Cognos: and then there was one

Another week and another independent business intelligence software company is snapped up by a major provider. This time it is Cognos’ turn, following swiftly on from SAP’s plans to acquire Business Objects and the acquisition, earlier this year, of Hyperion, by Oracle. Of the significant BI companies of 2007, only SAS remains still remains independent.

IBM is planning to buy Cognos for $5 billion to support its Information on Demand strategy. IBM hopes that by buying the market leader in business intelligence tools it will be able to bolster the strategy, which aims to offer information integration, content and data management and business consulting services.

These are interesting times. IBM, SAP and Oracle have spent billions on BI, something their existing product families have been doing for years.

At the same time, Cognos et al have been making a tidy sum selling business users better ways to unlock value from corporate data.

My view is that we are moving steadily into an information society. The right data at the right time can mean the difference between profit and loss; between innovations and lost opportunity, even the difference between life and death.

We are moving to a world where billions of devices are connected into global networks and, as Bill Gates once said, “Information is at their fingertips.”

Now powerful information systems are useless unless the information they contain can be unlocked and business users can derive meaningful data.

What is clear for now at least, is that savvy business users no longer buy IT systems solely to automate processes They want to extract business value from those systems. And once the business process has been automated, it is the strategic use of BI that can continue to add value, year on year, allowing business leaders to make incremental improvements to the business and discover ground-breaking opportunities.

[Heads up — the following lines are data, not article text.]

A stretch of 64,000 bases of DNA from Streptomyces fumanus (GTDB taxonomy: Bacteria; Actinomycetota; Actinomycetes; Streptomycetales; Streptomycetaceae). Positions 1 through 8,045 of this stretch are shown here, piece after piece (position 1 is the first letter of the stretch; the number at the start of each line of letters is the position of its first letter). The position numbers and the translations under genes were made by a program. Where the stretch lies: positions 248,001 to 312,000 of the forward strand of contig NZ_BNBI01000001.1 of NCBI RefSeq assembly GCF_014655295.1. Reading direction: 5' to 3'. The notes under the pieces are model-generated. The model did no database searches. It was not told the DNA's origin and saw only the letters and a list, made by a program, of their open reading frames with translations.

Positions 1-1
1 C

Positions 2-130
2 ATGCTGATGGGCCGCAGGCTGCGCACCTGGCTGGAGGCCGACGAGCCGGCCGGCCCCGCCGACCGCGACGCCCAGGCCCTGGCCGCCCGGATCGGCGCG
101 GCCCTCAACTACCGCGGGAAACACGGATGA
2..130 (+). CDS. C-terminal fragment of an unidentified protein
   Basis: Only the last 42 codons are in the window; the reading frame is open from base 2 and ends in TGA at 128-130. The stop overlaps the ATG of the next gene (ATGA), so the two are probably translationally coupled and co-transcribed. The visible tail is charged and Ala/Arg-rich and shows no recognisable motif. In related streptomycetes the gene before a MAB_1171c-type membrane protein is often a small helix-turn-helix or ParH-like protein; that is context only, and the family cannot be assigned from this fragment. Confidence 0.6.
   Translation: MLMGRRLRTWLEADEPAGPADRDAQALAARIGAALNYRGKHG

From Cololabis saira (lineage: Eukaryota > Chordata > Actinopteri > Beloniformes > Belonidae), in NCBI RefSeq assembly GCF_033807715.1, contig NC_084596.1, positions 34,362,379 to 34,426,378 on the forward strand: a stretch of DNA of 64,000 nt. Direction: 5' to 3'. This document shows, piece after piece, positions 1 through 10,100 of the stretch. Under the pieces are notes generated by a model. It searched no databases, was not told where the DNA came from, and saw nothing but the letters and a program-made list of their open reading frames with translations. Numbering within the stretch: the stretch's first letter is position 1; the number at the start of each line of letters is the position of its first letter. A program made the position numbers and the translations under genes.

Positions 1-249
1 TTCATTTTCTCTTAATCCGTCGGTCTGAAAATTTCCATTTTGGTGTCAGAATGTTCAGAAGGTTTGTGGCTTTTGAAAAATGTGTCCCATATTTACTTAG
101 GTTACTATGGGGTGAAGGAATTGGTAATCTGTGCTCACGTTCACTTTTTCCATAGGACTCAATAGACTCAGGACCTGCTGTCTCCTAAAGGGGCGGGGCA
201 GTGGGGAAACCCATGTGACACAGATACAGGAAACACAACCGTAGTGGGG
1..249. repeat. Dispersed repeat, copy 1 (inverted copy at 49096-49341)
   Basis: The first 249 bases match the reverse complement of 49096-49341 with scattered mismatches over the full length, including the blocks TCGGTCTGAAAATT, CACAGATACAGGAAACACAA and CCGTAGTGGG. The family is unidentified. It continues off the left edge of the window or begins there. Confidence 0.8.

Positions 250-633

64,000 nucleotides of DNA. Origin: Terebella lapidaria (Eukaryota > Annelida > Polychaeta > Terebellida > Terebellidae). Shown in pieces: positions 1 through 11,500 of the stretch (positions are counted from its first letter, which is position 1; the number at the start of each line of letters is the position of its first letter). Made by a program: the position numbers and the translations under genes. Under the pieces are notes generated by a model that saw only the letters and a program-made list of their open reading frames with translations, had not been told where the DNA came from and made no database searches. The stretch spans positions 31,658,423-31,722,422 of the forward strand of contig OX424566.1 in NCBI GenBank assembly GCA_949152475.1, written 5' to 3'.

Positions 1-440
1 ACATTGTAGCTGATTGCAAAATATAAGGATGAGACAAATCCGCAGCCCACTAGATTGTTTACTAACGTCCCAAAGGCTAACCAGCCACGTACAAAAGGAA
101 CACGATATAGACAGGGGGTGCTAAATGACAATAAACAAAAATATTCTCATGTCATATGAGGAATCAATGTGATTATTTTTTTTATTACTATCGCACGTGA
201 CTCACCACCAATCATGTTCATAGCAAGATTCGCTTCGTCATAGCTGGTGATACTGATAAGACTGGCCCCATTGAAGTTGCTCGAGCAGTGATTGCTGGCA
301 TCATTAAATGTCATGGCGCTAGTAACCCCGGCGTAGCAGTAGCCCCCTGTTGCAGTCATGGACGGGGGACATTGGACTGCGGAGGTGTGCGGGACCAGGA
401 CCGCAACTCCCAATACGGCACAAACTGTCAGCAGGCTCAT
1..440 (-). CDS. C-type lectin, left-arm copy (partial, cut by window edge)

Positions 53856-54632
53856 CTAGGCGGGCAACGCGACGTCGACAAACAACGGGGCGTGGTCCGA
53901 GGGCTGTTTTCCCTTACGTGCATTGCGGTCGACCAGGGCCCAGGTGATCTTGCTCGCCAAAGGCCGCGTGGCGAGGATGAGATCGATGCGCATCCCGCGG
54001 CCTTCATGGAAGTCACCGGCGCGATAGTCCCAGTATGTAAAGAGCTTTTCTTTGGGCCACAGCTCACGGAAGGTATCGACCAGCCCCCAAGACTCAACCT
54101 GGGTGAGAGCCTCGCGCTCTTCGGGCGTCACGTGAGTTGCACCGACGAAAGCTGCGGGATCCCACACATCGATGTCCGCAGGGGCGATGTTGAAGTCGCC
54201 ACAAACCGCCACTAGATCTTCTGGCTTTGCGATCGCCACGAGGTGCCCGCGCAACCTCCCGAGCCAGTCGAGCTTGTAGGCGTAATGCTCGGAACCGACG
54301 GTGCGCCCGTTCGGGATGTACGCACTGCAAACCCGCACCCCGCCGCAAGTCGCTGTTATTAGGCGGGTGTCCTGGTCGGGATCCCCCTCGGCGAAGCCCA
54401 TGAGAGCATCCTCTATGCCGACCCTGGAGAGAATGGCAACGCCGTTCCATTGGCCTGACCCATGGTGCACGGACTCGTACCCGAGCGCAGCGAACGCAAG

Over time I expect IT systems will be sold in a way that more accurately reflects their ability to deliver these objectives.

This is why IBM is buying Cognos, why SAP is acquiring Business Objects and why Oracle now owns Hyperion.

I wonder if SAS will remain independent? Perhaps the fourth software behemoth, Microsoft, may find its own BI offering lacking in some respects and will look to fill the gap. Only time will tell.

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All this talk about Business Intelligence and unlocking business value from data held in company systems sounds rather "brave new world" to me. The information derived from data is only of value if the data is correct, and I deliberately didn't use the word accurate.

I remember an instance in a company I worked for some time ago, where a salesman was told by a particular customer that his figures for sales to the customer were incorrect. The customer turned out to be right because what had happened was that different sales people had, over time, set up six different sales accounts for that customer. If you added the six sets of sales figures together you arrived at the figure the customer was using, so the information was accurate, just not correct! No BI system is going to sort out that kind of problem for you.

Thank you for this interesting article. I love your blog very much.